Helping Your Child Through Grief: Navigating the Heartbreak

Duke in his earlier days.

Grief is never an easy subject, and it is not a comfortable topic of discussion for most adults. Sadly, it is a subject that my nine year son is all too familiar with. During 2016, he experienced the lost of our beloved family dog, Duke as well as the death of a friend from his football team.

Duke was an old dog that had gotten frail in his last months with us. His death was not unexpected, but still stings. My son’s friend, however, died an unexpected and tragic death, and it shook all of us. These losses made my son’s world feel very unstable. He was heartbroken and grieving. 

Guiding your child through grief is painful as a parent. We want to protect our loves from these difficult times, but death is a fact of life. Children have an amazing capacity to understand the unknowable, and their hearts love big. My son and I have learned from each other as we have navigated the pain. Here are a few tips I’ve picked up to help you navigate the difficult moments of heartache with your own children.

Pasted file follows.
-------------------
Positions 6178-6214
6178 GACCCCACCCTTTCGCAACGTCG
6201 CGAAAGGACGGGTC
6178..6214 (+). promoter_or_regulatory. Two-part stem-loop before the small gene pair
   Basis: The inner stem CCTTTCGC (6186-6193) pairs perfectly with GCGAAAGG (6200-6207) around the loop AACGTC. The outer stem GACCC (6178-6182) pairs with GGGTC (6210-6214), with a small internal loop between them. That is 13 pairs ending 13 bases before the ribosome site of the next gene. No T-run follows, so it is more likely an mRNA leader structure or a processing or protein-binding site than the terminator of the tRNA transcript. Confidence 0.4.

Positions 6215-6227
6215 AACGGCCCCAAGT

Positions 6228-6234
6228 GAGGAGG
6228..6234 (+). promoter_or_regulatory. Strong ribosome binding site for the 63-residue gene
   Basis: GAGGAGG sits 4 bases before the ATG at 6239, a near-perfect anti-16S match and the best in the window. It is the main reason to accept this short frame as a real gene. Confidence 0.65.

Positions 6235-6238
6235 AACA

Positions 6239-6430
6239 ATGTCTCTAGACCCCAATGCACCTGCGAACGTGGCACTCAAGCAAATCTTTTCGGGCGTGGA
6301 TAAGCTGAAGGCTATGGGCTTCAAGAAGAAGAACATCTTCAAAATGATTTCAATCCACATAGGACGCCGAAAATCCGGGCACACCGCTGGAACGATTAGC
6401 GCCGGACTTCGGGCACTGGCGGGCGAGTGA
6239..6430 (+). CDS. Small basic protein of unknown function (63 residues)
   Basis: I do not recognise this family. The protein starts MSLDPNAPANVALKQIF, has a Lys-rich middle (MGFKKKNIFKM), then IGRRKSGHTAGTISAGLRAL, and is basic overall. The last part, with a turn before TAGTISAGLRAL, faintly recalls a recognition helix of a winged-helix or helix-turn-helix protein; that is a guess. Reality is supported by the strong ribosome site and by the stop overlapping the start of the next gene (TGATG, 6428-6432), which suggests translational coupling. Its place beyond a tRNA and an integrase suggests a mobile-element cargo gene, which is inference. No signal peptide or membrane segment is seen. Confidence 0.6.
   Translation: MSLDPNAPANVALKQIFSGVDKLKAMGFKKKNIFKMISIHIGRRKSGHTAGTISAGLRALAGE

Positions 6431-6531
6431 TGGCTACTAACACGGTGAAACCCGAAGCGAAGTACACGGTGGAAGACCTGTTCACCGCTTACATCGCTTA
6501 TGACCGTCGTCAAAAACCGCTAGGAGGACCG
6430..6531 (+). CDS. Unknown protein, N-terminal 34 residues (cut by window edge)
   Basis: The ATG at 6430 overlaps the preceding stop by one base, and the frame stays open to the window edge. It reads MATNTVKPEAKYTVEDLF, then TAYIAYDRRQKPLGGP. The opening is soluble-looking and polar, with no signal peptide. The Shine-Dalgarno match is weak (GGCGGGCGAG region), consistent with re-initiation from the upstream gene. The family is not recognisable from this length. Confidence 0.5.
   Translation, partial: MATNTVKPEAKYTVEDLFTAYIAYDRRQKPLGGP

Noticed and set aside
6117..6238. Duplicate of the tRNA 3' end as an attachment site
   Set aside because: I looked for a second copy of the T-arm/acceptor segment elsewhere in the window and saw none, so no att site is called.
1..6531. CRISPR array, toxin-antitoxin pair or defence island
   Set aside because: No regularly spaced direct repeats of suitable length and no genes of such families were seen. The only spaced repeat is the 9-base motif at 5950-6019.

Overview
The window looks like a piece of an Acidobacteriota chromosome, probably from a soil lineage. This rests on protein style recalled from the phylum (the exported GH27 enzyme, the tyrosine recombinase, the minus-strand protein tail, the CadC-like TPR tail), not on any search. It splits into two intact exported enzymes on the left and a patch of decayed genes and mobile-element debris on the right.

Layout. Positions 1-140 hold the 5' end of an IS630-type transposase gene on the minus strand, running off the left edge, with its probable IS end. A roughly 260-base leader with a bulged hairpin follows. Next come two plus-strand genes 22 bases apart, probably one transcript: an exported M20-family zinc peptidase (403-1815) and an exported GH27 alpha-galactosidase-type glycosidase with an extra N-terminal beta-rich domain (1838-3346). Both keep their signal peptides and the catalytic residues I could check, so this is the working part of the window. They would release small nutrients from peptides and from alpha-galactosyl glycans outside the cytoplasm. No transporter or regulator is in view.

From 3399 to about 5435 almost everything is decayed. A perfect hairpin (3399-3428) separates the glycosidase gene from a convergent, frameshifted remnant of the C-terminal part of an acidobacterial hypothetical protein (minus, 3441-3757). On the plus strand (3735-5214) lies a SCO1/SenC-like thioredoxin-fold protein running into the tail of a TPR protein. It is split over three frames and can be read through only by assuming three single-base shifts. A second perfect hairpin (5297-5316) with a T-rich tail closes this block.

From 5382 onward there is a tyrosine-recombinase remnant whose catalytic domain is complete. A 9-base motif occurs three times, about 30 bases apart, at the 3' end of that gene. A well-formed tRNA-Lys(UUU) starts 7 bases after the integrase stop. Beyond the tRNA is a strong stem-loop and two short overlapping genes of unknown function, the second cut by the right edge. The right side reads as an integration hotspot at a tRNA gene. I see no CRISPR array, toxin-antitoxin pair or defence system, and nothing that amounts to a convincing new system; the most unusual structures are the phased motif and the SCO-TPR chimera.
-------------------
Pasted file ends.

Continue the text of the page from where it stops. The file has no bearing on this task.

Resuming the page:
• Talk about the loved one you’re missing. It’s good to talk about them, share memories, tell stories and say “I miss them” out loud. 
  • Look at pictures of the loved one together. It can bring tears. But with each tear, grief can turn toward healing.
  • It’s good to cry. Don’t let the feelings of loss and sadness eat up your insides. Let it out with a safe person. 
  • Creating a memorial can be helpful to honor all the memories. My son created a collage of our sweet dog. When he feels sad, he can look at it and remember Duke’s long, happy life.
  • Don’t be afraid to reach out for help from a therapist, religious leader or grief support group. You don’t have to do this on your own. Seek direction for yourself as a parent and/or support for your child. 
  • It’s okay to answer your child’s deep questions about the afterlife with “I don’t know.” Share your beliefs with your child, and allow him to come to terms with his beliefs too. 

Above all, hold onto each other and be kind. Extra hugs are good so that your child knows he is not traveling these rough paths alone, but that you’re by his side.